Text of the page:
The expert testimony is expected to wrap up this afternoon.
Prosecutors and defense attorneys could present their closing arguments this afternoon.
Wyngarden faces two charges of first degree premeditated murder for the 1987 deaths of Gail and Rick Brink in their Ransom Street home and will serve life in prison if convicted.
The prosecution says Wyngarden killed Gail and her husband Rick Brink out of jealously and to cover up an incestuous relationship when the siblings were teens.
Wyngarden’s defense has said the couple could have been killed in a case of mistaken identity because the previous owner of the Brink house dealt drugs brought from Detroit.
This morning, Ryan Wyngarden finished three days on the witness stand marked by rambling stories, objections from attorneys and comments from Judge Jon Hulsing about “antics” in front of the jury.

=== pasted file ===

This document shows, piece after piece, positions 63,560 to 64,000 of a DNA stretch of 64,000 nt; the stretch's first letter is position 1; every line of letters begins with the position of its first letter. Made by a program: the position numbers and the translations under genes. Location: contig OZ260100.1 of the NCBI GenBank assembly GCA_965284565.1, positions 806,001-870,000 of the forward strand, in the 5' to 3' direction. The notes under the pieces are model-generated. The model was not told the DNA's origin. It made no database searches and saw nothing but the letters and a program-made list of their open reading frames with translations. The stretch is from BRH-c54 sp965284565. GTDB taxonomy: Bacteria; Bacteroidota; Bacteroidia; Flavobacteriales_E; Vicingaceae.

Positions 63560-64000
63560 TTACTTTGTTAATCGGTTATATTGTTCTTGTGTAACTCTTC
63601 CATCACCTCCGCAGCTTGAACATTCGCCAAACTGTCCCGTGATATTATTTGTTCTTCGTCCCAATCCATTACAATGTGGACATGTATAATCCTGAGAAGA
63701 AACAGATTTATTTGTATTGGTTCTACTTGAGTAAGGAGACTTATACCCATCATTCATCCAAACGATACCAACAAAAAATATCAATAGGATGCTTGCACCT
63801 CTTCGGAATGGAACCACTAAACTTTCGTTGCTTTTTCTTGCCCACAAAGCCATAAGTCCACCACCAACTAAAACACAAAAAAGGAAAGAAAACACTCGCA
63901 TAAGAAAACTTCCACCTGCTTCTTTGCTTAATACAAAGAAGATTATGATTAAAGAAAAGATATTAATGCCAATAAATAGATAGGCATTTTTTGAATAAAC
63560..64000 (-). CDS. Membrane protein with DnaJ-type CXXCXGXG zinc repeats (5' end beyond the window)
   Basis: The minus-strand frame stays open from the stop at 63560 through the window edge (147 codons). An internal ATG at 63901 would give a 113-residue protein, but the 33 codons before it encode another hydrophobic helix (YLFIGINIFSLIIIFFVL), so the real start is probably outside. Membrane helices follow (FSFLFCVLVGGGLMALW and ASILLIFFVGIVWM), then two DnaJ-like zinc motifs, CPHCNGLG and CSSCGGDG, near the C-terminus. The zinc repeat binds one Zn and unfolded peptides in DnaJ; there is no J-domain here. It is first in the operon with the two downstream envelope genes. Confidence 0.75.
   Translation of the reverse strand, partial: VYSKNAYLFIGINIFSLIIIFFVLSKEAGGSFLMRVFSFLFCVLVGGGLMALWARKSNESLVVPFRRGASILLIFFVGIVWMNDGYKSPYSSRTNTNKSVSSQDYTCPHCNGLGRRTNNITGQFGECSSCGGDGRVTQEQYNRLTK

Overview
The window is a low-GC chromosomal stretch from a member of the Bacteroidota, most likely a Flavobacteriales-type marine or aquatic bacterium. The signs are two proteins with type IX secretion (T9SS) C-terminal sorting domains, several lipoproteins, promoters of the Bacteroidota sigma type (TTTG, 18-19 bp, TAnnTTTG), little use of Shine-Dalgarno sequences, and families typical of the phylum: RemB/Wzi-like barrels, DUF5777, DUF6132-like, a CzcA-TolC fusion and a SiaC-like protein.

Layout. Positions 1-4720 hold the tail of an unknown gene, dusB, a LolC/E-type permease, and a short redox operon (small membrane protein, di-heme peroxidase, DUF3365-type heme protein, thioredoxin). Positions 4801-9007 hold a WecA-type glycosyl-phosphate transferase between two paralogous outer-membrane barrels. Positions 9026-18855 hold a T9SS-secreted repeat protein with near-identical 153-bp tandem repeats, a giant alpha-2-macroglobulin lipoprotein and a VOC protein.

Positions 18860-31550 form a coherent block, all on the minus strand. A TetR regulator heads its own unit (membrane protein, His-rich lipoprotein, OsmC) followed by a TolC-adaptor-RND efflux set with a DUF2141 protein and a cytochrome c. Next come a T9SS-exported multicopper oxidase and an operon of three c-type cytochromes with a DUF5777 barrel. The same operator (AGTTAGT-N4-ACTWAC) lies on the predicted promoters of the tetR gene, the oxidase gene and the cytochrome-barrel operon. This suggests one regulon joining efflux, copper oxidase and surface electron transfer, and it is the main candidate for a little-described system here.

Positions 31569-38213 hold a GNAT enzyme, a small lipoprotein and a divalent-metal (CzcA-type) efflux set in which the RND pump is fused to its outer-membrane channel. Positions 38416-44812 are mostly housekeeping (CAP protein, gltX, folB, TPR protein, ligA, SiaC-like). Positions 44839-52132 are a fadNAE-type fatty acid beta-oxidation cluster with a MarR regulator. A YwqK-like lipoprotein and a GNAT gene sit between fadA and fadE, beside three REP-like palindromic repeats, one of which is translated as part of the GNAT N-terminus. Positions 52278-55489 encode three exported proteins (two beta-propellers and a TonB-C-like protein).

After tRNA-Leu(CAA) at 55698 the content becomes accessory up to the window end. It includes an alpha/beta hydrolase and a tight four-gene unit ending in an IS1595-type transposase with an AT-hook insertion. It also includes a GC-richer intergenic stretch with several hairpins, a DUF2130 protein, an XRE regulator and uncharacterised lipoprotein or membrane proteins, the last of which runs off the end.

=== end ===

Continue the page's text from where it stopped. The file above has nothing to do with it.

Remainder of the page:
Prosecuting attorney Lee Fisher continued quoting letters Wyngarden sent from the Ottawa County Jail to his wife Pam, who has said her husband confessed to the murders. Fisher said the letters and phone calls were designed to influence Pam through Bible quotes, prayers, threats of lawsuits and intimate details.
Wyngarden included explicit descriptions of love making to try to entice his wife to change her mind, Fisher said.
“I put something in about being good in bed,” Wyngarden said, saying he was “dynamite” with sex.
“You were trying to get her to change her testimony, weren’t you?” Fisher asked.
Wyngarden said he was often emotional when he wrote the letters to his wife, family and friends.
When questioned by his defense attorney David Hall, Wyngarden denied earlier police interviews that the sexual relationship with his sister resulted in penetration.
When asked if he killed Gail and Rick Brink, Wyngarden said no.
The jury asked the judge about 15 questions regarding Wyngarden’s testimony, from where he spent the night after the murders and why he canceled an appointment with a friend in Muskegon to if he thought about killing Gail and Rick Brink. That’s the highest number of questions asked of the more than 50 witnesses in the case that started March 11.
— By Jim Hayden, The Holland Sentinel